RT @KirbyInstitute: “Data from this phase 4 SIMPLIFY study show high adherence and SVR among people who have injected drugs in the past 6 m…
Clinical posts from members and guests of the Australasian Society for HIV, Viral Hepatitis and Sexual Health Medicine (ASHM) from various international medical and scientific conferences on HIV, AIDS, viral hepatitis, and sexual health.
I'm a third year advanced trainee in Clinical Immunology & Allergy in NSW. I'll be reporting back particularly on sessions relevant to HIV practice in suburban Sydney, as well as interesting international perspectives.
Whilst we should try to adhere to the guidelines re PJP prophylaxis for sustained CD4 counts over 200 prior to cessation, there is enough reason to not panick if a patient is having difficulty being adherent , and
1. Their CD4 count is above 100, or
2. Their CD4 count is above 75 and the viral load is <400
3. They do not have underlying lung disease or another cause of immunodeficiency.
This particularly useful to have in mind for those patients with difficulty with adherence and a Bactrim allergy! It might be easier to prioritise another medication as opposed to upset rapport by trying to administer pentamidine or atovaquone which are less efficacious.
Matthew Shields has already done an excellent summary of the three most interesting presentations in "Antiviral therapy 1".
I will try to add a few points without doubling too much over the content.
Follow up of all small cohorts were to 24 weeks only.
The first presentation was on dolutegravir 50mg bd monotherapy in virologically suppressed treatment experienced individuals with healthy CD4 counts (many on atypical regimens including PI monotherapy) in a 33 patient "spur of the moment" pilot study. The authors explained 1 failure through extenuating psychosocial circumstances.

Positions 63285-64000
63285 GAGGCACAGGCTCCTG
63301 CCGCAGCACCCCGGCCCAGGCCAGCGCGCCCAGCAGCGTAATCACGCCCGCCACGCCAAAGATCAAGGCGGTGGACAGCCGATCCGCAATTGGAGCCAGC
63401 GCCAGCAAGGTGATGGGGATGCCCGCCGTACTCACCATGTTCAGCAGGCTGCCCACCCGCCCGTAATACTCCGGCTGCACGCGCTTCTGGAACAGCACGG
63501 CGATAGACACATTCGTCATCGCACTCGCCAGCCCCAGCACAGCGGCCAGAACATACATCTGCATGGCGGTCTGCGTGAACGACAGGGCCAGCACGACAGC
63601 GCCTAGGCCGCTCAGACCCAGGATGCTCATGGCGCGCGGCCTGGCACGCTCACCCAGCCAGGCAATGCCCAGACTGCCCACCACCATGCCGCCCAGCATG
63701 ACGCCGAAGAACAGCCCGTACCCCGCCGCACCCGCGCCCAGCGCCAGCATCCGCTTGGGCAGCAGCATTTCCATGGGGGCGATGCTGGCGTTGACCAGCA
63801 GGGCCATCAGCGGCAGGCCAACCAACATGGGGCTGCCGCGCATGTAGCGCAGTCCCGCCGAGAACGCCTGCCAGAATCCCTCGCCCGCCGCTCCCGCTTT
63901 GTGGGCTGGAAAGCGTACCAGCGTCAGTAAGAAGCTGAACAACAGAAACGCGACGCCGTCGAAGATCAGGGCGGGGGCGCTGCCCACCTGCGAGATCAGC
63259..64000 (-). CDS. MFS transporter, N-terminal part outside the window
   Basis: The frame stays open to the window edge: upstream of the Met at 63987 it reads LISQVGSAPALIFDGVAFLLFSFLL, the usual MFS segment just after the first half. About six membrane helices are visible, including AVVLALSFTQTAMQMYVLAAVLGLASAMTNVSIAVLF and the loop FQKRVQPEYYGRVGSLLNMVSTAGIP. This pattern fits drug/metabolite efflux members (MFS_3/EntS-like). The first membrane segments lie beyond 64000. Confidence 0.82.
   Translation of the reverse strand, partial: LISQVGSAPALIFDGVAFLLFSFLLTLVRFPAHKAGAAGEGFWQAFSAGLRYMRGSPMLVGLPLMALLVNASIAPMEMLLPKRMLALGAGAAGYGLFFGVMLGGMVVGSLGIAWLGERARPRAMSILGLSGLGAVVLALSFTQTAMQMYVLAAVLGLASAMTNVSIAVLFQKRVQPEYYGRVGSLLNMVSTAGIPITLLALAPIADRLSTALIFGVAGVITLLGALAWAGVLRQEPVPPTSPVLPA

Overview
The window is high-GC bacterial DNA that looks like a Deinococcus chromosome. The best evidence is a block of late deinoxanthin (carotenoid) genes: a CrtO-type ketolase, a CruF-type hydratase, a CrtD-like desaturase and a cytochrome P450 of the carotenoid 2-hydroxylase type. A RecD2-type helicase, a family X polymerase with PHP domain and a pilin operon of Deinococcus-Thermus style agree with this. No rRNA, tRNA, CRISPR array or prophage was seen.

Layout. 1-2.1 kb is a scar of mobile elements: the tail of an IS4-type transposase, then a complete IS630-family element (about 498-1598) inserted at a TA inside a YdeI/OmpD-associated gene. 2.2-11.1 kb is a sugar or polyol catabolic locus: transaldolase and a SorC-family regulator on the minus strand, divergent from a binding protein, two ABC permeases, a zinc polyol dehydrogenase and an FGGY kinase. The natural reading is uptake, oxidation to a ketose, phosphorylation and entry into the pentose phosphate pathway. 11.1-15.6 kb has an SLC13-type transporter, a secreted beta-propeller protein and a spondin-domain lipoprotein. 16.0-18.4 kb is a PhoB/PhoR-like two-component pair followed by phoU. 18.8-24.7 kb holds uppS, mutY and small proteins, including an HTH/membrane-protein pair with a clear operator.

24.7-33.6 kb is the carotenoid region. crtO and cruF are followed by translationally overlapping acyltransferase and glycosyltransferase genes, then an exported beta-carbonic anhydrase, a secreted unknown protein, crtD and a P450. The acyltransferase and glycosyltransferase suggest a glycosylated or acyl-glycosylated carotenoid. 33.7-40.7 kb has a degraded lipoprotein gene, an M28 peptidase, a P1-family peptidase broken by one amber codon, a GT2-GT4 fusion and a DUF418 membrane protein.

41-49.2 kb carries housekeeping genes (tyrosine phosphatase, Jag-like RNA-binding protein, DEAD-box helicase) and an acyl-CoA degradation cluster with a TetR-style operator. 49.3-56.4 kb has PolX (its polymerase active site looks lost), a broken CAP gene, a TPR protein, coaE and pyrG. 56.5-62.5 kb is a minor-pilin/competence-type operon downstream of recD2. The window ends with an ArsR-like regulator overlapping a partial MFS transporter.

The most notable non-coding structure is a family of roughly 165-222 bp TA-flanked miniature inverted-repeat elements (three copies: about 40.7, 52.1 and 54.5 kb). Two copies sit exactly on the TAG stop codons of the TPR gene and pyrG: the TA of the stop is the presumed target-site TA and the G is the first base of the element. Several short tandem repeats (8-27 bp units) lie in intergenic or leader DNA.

The second presentation from France was on dolutegravir 50mg once daily monotherapy in an older (mean 47, duration ART 17 years) virologically suppressed treatment experienced individuals (1/3 mono, 1/3 dual, 1/3 triple therapy). Three treatment failures were linked to resistance mutations in integrase but those identified were not classically for dolutegravir.
The third study was DTG+3TC in 20 treatment naive individuals and marked as sponsored by ViiV, who will fund a clinical trial soon in the area. Patients had viral loads less than 100,000 copies/ml and CD4 above 200. All patients had viral loads <400 copies by Week 3 and <50 by Week 8.
My conclusions were:
1. Follow up to 24 weeks was a significant limitation to these pilot studies. Further work is needed.
2. Dolutegravir resistance is certainly possible.
3. First line two drug dolutegravir containing therapy may certainly be a possibility, either with lamivudine or otherwise, but data is currently insufficient to support this.
4. Dolutegravir monotherapy could be considered in treatment experienced patients who have burnt out other options but there isn't enough to recommend switching for simplicity of regimen.
5. Early virological suppression does not necessarily translate to treatment efficacy.
I attended a few sessions of this course which runs on the first day. I hadn't read about the details beforehand, but it is very much in the style of an intensive workshop or refresher targeted towards specialist trainees or general or non-HIV physicians. I would certainly recommend attendance for these groups. Reference was also frequently made to the EACS Guidelines.
Both the toxicity session and the sexually transmitted infections session for instance comprised of a 15 minute clinical vignette of a moderate or higher complexity, followed by a 20-30 minute review on the topic. Particularly the toxicity session was ambitious and discussed about 20 items with traditional drug toxicity and all the metabolic complications.
The EACS Guidelines were updated and released in time for the conference.
If you have not viewed these guidelines previously, it might be worthwhile having a look via the link below.
They are quite distinct from, for example, the ASHM ARV guidelines. The EACS Guidelines almost present themselves as an exhaustive guide on how to approach all stages of HIV management, and even present flow diagrams on how to approach weight loss or discuss psychosocial issues in reasonable detail.
While they provide a good starting point, it is really important to remember that management often needs to be personalised or targeted to any given patient.